If there is any beneficial aspect of a foreign dictatorship, it is that it can provide a reality check for the American people, especially those who are convinced that they live under a “free-enterprise” economic system.
A case in point is Iran, where a court has just sentenced a couple, Vahid Behzadi and his wife Najva Lasheidae, to death. Their “crimes” were monetary ones: (1) hoarding 6,700 automobiles, with the intent of selling them at higher prices; (2) having 100 kg of gold and 24,700 gold coins in their home; (3) smuggling “hard currency” — probably U.S. dollars; and (4) “laundering” $200 million of money.
Sound familiar? It should.
American citizens have recently been targeted for criminal prosecution for hoarding “essential” supplies during the coronavirus crisis. The prosecutions arise out of “anti-gouging” laws popular in states across the country, just like in Iran.
Iran’s tyrannical obsession with gold brings to mind a similar obsession held by President Franklin Roosevelt. In the 1930s, his regime made it illegal to own gold coins and targeted any American caught violating the law with a federal felony prosecution. Now, it’s true that the FDR regime didn’t try to execute Americans caught owning gold coins but it was certainly determined to punish gold criminals by jailing them for many years.
Every American knows that Iran is a tyrannical regime. So the punishment meted out for economic crimes shouldn’t surprise anyone. On the other hand, most every public school graduate in the United States is convinced that Franklin Roosevelt was a great president who supposedly “saved” America’s “free-enterprise system” The question naturally arises: How can economic crimes be tyrannical in one country and yet constitute “free enterprise” in another?
Why was that Iranian couple doing what they were doing? It’s because the Iranian government has been inflating the money supply (i.e., printing money) in order to pay for the ever-burgeoning costs of the government. That artificial expansion of the money supply naturally decreases the value of people’s income and savings.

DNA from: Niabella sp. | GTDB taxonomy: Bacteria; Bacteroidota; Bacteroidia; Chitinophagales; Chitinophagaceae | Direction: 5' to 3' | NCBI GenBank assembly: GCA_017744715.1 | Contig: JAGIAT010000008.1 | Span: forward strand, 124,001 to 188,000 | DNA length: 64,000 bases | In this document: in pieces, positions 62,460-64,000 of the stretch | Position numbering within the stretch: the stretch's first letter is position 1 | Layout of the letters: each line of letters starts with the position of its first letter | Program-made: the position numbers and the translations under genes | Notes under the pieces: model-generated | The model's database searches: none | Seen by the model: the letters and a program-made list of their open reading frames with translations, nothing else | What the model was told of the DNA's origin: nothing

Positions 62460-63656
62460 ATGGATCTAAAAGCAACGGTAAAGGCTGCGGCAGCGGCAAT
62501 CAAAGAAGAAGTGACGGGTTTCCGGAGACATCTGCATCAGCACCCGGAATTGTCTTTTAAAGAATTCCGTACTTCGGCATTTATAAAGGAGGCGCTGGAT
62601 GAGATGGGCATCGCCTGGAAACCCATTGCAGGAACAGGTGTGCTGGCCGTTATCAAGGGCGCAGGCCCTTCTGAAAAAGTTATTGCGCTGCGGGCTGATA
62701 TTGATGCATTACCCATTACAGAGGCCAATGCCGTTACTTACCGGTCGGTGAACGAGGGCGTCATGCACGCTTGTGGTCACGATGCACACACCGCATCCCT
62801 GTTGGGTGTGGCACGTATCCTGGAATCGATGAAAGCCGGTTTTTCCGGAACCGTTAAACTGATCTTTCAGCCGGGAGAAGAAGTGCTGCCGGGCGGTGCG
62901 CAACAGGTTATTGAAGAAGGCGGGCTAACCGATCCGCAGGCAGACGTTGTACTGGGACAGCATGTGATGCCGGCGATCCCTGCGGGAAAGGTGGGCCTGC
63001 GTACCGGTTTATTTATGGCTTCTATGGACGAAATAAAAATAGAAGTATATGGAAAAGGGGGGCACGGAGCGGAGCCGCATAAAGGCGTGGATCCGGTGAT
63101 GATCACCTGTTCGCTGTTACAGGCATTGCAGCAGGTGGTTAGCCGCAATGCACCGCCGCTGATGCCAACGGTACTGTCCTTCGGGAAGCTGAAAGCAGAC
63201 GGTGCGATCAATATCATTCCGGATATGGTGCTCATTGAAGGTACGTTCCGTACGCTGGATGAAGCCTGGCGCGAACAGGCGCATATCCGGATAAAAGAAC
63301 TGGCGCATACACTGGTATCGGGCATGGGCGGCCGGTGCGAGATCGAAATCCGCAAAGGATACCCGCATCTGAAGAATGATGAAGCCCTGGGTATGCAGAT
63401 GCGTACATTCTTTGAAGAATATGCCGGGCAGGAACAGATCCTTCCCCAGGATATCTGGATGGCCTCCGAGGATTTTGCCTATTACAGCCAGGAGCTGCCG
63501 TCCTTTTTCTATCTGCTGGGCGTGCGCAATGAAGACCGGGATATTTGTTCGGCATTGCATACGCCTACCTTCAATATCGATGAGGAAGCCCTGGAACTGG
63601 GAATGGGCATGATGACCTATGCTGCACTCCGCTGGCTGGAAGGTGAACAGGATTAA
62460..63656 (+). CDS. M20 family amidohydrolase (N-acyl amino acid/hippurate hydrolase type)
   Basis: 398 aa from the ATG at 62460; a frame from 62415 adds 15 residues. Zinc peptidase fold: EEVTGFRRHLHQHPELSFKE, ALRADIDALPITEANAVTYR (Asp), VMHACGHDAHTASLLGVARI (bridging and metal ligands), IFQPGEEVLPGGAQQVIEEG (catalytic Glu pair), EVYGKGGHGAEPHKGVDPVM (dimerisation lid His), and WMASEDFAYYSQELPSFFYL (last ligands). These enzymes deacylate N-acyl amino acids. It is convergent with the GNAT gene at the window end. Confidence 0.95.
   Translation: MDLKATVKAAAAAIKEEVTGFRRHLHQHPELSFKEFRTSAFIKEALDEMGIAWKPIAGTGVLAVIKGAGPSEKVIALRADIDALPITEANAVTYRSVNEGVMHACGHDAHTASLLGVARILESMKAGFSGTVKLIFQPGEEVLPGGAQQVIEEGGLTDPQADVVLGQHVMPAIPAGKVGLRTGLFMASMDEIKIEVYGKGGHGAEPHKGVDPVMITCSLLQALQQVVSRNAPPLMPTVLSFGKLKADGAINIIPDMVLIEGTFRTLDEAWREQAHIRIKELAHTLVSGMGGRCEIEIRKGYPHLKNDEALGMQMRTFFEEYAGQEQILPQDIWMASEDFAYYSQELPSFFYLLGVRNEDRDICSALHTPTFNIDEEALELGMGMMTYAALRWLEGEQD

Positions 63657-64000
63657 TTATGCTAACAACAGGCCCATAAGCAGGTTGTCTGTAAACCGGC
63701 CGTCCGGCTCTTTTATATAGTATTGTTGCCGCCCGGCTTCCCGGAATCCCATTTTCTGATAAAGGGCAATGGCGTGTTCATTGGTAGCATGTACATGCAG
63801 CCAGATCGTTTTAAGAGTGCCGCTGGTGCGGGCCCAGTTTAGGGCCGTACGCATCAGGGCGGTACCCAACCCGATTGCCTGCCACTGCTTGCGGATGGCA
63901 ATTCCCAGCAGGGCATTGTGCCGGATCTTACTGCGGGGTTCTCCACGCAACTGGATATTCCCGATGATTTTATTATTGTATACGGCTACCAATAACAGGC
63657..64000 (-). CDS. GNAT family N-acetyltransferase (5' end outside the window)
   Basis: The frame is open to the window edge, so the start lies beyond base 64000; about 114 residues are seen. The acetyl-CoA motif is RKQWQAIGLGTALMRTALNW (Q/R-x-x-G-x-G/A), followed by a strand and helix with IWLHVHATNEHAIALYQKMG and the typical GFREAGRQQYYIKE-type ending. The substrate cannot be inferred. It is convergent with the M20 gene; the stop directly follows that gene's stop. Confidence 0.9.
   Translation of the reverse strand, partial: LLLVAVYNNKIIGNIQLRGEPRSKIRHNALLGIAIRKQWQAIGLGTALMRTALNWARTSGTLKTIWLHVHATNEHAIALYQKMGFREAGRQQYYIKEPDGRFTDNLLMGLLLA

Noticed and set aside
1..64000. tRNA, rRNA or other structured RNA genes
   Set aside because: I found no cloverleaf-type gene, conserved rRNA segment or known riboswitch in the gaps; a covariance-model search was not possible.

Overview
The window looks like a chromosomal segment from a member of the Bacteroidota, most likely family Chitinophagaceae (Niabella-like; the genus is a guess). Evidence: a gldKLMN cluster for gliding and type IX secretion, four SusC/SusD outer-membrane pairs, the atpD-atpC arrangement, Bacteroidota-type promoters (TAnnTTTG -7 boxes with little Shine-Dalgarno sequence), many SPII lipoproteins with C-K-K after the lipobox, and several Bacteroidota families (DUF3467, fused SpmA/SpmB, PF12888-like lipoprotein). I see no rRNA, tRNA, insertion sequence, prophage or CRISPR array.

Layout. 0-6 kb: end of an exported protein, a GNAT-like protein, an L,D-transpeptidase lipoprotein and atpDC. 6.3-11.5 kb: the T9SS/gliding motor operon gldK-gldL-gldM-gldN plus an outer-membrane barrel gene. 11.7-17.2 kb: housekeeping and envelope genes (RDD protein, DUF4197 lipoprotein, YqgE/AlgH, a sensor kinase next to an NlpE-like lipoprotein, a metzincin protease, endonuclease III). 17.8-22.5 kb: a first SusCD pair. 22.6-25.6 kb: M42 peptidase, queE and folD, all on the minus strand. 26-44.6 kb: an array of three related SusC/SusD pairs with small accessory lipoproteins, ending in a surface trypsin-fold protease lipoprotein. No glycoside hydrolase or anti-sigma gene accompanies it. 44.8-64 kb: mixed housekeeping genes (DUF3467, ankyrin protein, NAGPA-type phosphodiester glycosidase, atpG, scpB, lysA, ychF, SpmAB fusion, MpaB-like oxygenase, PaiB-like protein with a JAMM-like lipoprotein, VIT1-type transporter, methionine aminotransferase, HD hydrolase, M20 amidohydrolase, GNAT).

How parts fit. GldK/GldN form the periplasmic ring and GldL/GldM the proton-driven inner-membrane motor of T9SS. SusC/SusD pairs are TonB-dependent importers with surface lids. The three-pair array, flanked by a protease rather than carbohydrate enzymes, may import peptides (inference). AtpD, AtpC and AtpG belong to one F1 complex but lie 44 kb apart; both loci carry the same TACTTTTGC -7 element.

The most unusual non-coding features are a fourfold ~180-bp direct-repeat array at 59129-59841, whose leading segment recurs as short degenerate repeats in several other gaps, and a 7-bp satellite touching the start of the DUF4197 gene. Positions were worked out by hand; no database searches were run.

The decrease in the value of money arising from the government’s inflation is manifested by rising prices of things that money can buy. When government inflates, prices rise.
When the prices rise, the government naturally blames the phenomenon on the businesses that are raising their prices. Many people join in, given that they have no idea that it’s the government’s inflationary policies that are the real cause of the rising prices.
Some savvy people try to protect themselves from the government’s inflationary onslaught by putting their savings into “hard assets” — that is, assets that will be likely to preserve their value vis a vis the government’s rapidly devaluing currency. Such assets might include cars, gold, silver, or foreign currencies, such as the Swiss franc.
That’s obviously what that Iranian couple was doing — protecting their own savings as well as providing a service that was helping other people protect their savings through the acquisition of cars, gold, and foreign currencies.
Needless to say, governments hate that sort of thing. They want to plunder and loot people through monetary debasement to their heart’s content, while blaming inflation on the businesses that are raising their prices.
That’s why Roosevelt nationalized gold coins, which had been the official money of the American people under the Constitution for more than 125 years. It’s why he made it a felony offense for Americans to own gold coins. It’s why he converted America to a paper-currency standard.
It’s also why that Iranian court has sentenced that Iranian couple for death for hoarding cars and gold and for helping people protect themselves from the government’s inflationary binge.
With the Federal Reserve having now embarked on its own inflationary binge, every American should brace himself for major price increases on the horizon, which will be followed by the standard condemnation and prosecution of “price-gougers” and “profiteers” that is found in tyrannical regimes like Iran.
If you end up finding yourself being prosecuted and punished here in the United States for economic crimes, just keep telling yourself that it’s tyranny in Iran but “free enterprise” here in the United States.